What I’m about to say won’t be popular, but I’ve never been one to chase acclaim or write anything for the sake of people agreeing with me. I’ve said this more than once: I don’t write for anyone but myself, and this time is no exception. I had to consider my reaction to the news that two right-wing activists rushed the stage in New York City during a performance of Julius Caesar.
The play has drawn controversy, because the title character apparently resembles President Trump.
At first, I thought it was a non-story.
There was a small part of me that even laughed a bit, because I admire the refusal to allow the left to normalize violence against the right – especially after the terrorist assassination attempt from a few days ago, the call for the murder of the President from a frothing, sub-cretinous zealot writing for the HuffPost, and the pasty, fat Twitter bitch proudly launching the #HuntRepublicanCongressmen hashtag after Hodgkinson’s rampage.
But then I walked myself back a bit. What was I thinking?
I was reacting in little more than revenge, stroking a quick schadenboner at the idea of fighting back. But this isn’t fighting back. This isn’t even close.
This is Julius Caesar. The play existed long before Trump.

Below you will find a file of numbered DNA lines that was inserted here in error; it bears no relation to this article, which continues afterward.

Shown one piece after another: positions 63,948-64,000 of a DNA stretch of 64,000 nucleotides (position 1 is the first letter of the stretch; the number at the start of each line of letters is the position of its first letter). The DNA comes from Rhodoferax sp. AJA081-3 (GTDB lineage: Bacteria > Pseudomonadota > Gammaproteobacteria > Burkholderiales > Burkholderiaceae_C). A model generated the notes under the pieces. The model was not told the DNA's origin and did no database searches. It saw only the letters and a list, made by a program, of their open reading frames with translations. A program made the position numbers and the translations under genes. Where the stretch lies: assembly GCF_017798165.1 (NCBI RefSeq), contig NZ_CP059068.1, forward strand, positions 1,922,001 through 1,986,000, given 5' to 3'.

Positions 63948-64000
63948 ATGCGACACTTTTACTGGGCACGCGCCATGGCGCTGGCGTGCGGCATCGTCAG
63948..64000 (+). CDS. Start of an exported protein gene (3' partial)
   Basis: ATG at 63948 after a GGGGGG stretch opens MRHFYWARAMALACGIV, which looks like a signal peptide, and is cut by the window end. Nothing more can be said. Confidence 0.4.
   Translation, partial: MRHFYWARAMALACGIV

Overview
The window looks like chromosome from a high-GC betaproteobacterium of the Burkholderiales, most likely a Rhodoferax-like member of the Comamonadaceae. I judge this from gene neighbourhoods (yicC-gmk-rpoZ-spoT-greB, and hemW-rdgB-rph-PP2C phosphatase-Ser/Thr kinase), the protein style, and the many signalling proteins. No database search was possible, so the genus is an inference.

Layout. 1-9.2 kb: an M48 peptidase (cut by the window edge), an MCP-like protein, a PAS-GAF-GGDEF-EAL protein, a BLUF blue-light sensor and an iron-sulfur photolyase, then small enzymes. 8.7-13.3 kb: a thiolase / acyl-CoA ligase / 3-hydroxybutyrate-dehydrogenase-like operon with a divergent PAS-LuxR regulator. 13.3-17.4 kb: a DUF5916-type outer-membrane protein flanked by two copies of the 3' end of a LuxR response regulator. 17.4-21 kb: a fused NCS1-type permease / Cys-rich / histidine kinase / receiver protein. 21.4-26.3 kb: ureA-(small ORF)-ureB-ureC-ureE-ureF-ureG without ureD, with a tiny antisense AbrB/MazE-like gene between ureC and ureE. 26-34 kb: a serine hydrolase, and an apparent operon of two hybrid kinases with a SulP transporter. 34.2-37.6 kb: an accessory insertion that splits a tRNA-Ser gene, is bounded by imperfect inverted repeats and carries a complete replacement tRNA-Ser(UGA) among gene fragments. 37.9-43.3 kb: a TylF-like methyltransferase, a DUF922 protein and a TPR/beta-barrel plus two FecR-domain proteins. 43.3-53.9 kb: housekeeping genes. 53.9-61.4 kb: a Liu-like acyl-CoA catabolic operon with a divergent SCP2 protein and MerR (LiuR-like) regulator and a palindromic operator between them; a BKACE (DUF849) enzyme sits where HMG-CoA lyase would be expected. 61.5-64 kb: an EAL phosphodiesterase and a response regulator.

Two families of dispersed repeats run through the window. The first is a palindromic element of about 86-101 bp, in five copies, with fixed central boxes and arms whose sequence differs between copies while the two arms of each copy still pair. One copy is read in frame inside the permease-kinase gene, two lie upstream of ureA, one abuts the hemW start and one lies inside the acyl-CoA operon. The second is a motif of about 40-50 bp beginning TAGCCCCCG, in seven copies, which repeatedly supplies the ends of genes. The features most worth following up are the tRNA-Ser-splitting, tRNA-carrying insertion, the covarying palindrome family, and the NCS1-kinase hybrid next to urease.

A few years ago, the same play was performed in a modern vein, with the title character resembling then-President Obama.
This isn’t anything new and different. Shakespeare’s plays are constantly being adapted to modern times. Coriolanus with modern weapons and Serbian landscape, O with Julia Stiles and Mekhi Phifer, modern dialogue reenacting Othello at an elite private high school, The Lion King (if you can’t see Hamlet in that one, I can’t help you), the modern version of The Taming of the Shrew with the late Heath Ledger and Julia Stiles (directors love her for these types of roles, I guess), and the numerous times Romeo and Juliet been redone with a modern flavor, including West Side Story and the odd, but interesting Leonardo di Caprio/Clare Danes film from the 1990s,